3. Build story spikes (or whatever you want to call them in your framework) into your plan as work packages so that you have the time and opportunity to identify, explore, and evaluate various approaches within the project itself. This will not only provide some needed slack, but can also help you manage the cone of uncertainty by deferring decisions about known-unknowns until the last responsible moment within the project.
  4. Assume there will be changes and add phases, gating criteria, and other inspect-and-adapt milestones into your project plan. There will be changes, no matter what you do, so you may as well plan for them up front as best you can.
  5. Ensure the project defines a change control process so that when change is needed, you've already got a plan for how to communicate what's changed, how to address variances in schedule, scope, or budget, and how to work with the customer to adjust the constraints of the project from a contractual perspective while helping them reset their expectations. There will be changes, so not having a defined process for managing the change control process baked into the project's charter is a terrific way to ensure it is among the 68% of most projects that fail.

While not exhaustive, hopefully one or more of the points above will help. Feel free to pick and choose, or to find others that fit your particular situation better, but this short list should definitely give you a solid starting point.

Embrace Change

The key to success with any framework is really to admit that some amount of change during a project is unavoidable. Be honest with yourself, your team, your stakeholders, and the customer about that. BUFD isn't inherently evil; it is just impossible to get it exactly right from the beginning. As Carl von Clausewitz famously said (although I may be paraphrasing):

No initial strategy survives engagement with the enemy.

This is just as true in project management. No matter how perfect your schedules, budgets, PERT or Gantt charts, or other plans may look on paper at the beginning of a project, they will not survive unmodified through the entire project lifecycle. That truism is why systems thinking and empirical control frameworks have become so predominant. Try to keep that in mind as you build out your project plan.

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  • Thank you for taking the time out, this was pretty helpful! Jul 19 at 19:29
  • @AsadZubairBhatti On Stack Exchange, you should upvote answers you find helpful, and check whichever answer (if any) best resolves your original question. In general, comments are reserved for asking for, or providing, clarifications to the post.
    – Todd A. Jacobs
    Jul 24 at 16:53
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In short

It appears that you work with clients in a traditional mode, starting with an estimate based on little more than an SRS, whereas you want your teams to perform agile. So you'll issue an up-front estimate that is based on a foggy tip of a big iceberg, and once you start the discovery, you'll quickly find out the real expectations that might not be the ones initially expected.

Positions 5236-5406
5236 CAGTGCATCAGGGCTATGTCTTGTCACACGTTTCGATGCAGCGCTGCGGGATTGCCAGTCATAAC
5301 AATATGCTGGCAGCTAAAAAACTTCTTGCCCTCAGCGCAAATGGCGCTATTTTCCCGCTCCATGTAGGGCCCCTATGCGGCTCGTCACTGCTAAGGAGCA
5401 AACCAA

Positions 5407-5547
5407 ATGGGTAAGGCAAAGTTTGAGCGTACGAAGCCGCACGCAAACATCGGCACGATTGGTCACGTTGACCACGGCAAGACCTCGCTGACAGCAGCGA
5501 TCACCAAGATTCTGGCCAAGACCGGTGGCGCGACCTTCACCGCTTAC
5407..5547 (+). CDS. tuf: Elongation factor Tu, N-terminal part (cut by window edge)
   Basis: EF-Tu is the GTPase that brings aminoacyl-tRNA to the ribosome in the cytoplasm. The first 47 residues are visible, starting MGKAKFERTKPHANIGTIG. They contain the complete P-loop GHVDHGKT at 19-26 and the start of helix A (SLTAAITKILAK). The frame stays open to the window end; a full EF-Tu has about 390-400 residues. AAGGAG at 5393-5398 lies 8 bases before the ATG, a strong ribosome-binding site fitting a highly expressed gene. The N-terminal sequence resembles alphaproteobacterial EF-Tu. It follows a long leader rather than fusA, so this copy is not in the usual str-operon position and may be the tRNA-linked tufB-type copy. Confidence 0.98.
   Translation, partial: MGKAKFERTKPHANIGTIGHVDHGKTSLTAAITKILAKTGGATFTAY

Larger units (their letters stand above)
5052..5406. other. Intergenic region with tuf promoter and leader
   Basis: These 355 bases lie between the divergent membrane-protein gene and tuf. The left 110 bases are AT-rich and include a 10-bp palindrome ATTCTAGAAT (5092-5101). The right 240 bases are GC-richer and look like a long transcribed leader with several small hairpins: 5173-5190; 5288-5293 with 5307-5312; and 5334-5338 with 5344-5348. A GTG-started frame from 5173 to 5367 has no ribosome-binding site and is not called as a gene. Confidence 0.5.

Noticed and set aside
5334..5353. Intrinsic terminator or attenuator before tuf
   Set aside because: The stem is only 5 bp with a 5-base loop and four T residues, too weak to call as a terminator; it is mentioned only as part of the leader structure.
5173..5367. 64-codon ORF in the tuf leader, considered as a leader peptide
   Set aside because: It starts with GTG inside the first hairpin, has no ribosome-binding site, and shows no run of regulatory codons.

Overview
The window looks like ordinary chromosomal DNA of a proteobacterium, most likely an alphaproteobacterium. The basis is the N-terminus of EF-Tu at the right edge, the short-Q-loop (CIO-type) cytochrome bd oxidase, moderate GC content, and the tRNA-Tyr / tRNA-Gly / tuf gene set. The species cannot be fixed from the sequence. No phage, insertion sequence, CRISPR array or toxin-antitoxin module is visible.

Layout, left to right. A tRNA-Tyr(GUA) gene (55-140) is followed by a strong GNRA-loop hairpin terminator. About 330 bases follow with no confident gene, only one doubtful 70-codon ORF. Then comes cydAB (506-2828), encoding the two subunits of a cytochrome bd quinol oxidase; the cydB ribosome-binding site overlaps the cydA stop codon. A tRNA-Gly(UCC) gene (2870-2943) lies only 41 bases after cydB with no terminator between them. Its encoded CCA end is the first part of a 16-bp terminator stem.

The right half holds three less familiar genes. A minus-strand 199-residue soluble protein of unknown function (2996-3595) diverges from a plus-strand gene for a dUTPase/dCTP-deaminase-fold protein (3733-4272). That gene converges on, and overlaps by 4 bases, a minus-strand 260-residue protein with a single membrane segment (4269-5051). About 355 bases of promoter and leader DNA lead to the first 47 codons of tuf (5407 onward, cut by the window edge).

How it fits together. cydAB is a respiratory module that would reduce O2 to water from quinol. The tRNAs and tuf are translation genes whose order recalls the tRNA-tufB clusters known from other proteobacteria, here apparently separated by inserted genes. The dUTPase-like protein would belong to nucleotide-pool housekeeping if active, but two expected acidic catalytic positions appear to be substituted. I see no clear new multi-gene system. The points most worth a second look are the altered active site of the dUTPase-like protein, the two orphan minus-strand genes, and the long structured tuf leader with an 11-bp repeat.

It's like you're on the titanic heading straight to the the iceberg. You need not only a solution to the estimate issue, but also consider to organise the customer relationship with the customer that enables both parties to benefit from discoveries that are made and share the risks.

Some more arguments

Your approach has some interesting ideas. Nevertheless, I would like to illustrate the key problem in view of your own quotes:

  1. Development (use agile methodology and sprints to perform the development)

It is only after UI/UX I can decide the PERT diagram for my project. (...) how to develop a PERT model before the UI?

What's the issue?

A PERT model expects you to have all the required tasks and their dependencies identified up-front, with an initial estimate of the optimistic, the expected and the pessimistic workload. This is incompatible with an agile approach, and even in traditional approaches, not suitable before the discovery.

Moreover, even if someone would solve Q1, you need to understand that the underlying math of the PERT model requires the estimates of each task to be independent of each other task, which is rarely the case in software projects. This means that you may calculate some numbers which appears to be rationally supported by PERT, but with a far greater risks of overrun of workload that you would assume.

What's the alternative?

For your estimate, you can start to make an initial hypothetic backlog, with the big identified SRS function expressed in terms of epics and stories. Let your team estimate this backlog. Even if none has done a specific part, everybody will be able to relate it (in complexity and time to something already made). Add to this the estimate for the discovery activities, and you have a first guess.

But at the same time you need to be frank with your customer about the high level of uncertainty. You need to agree a revision process of the estimate after the discovery activities. Last but not least, if you really want to be agile and not just use the term for marketing purpose, you'll also need to discuss with your customer the principles of your agile flavour and how backload and iterations will be managed and the criteria for the sign-off.